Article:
Excess water storage induced by viscous strain localization during high-pressure shear experiment

Jacques Précigout 1, 2 Holger Stünitz 1, 2 Johan Villeneuve 3
2 Géodynamique - UMR7327
BRGM - Bureau de Recherches Géologiques et Minières (BRGM), ISTO - Institut des Sciences de la Terre d'Orléans - UMR7327 : UMR7327, INSU - CNRS - Institut national des sciences de l'Univers , UO - Université d'Orléans : UMR7327
Abstract : Strain localization in viscously deformed rocks commonly results in fine-grained shear zones where massive fluid circulation is regularly observed. Recently attributed to strain-induced pumping, this phenomenon may have major implications for the distribution of ores deposits and rock rheology. However, although grain size reduction and/or creep cavitation have been proposed as important processes, the source mechanism of fluid concentration remains unresolved, particularly at high pressure. Here we use secondary ion mass spectrometry to document the H 2 O content of fine-grained olivine across an experimental shear zone, which developed with grain size reduction during a H 2 o-saturated shear experiment at 1.2 GPa and 900 °C. Through data interpolation, the olivine matrix reveals high fluid concentrations where shear strain is localized. These concentrations far exceed the predicted amount of H 2 o that grain boundaries can contain, excluding grain size reduction as a unique source of water storage. Instead, we show that H 2 o increases per unit of grain boundary across the shear zone, suggesting that cavitation and "healing" processes compete with each other to produce a larger pore volume with increasing strain rate. This provides an alternative process for fluids to be collected where strain rate is the highest in deep shear zones. On Earth, both the crust and mantle incorporate aqueous fluids that interact with solid rock materials in many ways. Commonly referred to as fluid-rock interactions, they strongly affect rock deformation and petrogenetic processes, giving rise, for instance, to hydrolytic weakening, pressure-solution creep or metamorphic reactions , including partial melting. During strain localization, this type of interactions may involve one or several chemo-physical processes that help to channelize fluid flow in ductile shear zones where grain size is substantially reduced. When rocks deform by sub-solidus viscous creep, strain indeed partitions into fine-grained shear bands that recurrently develop in the presence of massive fluid circulation, as revealed by the enrichment of hydrous phases 1-4 in the shear zones. Although the source process of such fluid flow localization is unknown at present, it may have critical implications for rock mechanics and distribution of ore deposits in deep Earth environments 5. Primarily attributed to seismic pumping of a pre-existing fault 1 , fluid infiltration is commonly inferred using evidence for dissolution-precipitation, which suggests a long-term process rather than a co-seismic one 3,5-7. Rutter and Brodie 8 and Wark and Watson 9 proposed that high fluid contents could occur in ductile shear zones as a result of fluid permeation in response to grain size reduction; because of high pressure and high temperature, supercritical fluids may distribute along grain boundaries as a uniform boundary film 9. However, recent observations of syn-tectonic water accumulation along mantle shear bands 4 do not support such a "passive" process for attracting fluids towards ductile shear zones. Instead, they suggest that fluids are dynamically driven by the deformation itself. There is abundant documentation of micro-pores produced during deformation of fine-grained material, including within natural shear zones in the middle/lower crust 5,7,10-15 and during deformation experiments on ceramics, metals and natural rocks 16-20. Also referred to as creep cavitation, the production of these micro-pores results either from grain boundary sliding (GBS) or, in a minor extent, from Zener-Stroh cracking if dislocations interact with grain boundaries 17. In both cases, the micro-cavities arise from limitations of the material to flow, particularly when diffusive mass transfer is slow at low temperature. This led several authors to propose that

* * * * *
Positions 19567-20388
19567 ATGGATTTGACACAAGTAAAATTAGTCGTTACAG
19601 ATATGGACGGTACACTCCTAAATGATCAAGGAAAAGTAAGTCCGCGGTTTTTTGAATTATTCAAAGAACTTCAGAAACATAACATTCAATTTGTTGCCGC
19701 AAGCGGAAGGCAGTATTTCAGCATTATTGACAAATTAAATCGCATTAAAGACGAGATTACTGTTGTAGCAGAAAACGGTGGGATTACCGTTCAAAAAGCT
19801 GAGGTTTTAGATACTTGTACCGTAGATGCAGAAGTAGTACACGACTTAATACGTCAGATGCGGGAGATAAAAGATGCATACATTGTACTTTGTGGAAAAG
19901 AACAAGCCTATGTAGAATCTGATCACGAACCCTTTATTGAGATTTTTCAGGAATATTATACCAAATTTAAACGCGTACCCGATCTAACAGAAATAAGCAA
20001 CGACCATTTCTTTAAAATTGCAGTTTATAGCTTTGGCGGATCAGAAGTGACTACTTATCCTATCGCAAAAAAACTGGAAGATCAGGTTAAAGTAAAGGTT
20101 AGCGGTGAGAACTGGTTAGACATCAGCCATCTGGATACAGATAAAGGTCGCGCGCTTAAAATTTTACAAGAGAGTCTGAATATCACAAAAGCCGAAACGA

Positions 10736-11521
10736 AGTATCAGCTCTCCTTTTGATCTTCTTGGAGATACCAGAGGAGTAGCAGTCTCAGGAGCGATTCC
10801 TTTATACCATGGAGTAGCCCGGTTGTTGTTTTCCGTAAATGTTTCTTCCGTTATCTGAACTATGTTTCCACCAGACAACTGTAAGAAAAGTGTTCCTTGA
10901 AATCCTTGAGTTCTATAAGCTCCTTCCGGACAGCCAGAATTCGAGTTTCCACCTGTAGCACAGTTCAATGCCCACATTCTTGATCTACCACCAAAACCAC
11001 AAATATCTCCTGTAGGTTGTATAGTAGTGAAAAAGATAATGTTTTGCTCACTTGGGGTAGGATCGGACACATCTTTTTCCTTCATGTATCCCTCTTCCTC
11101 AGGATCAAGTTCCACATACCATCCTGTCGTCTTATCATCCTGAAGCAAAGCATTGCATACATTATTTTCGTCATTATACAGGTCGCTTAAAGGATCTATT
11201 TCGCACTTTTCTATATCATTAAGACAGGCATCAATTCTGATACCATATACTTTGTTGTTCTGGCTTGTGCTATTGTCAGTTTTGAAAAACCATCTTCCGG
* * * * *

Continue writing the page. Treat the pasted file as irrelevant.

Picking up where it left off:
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Jacques Précigout, Holger Stünitz, Johan Villeneuve. Excess water storage induced by viscous strain localization during high-pressure shear experiment. Scientific Reports, Nature Publishing Group, 2019, 9 (1), 9 p. ⟨10.1038/s41598-019-40020-y⟩. ⟨insu-02059931⟩

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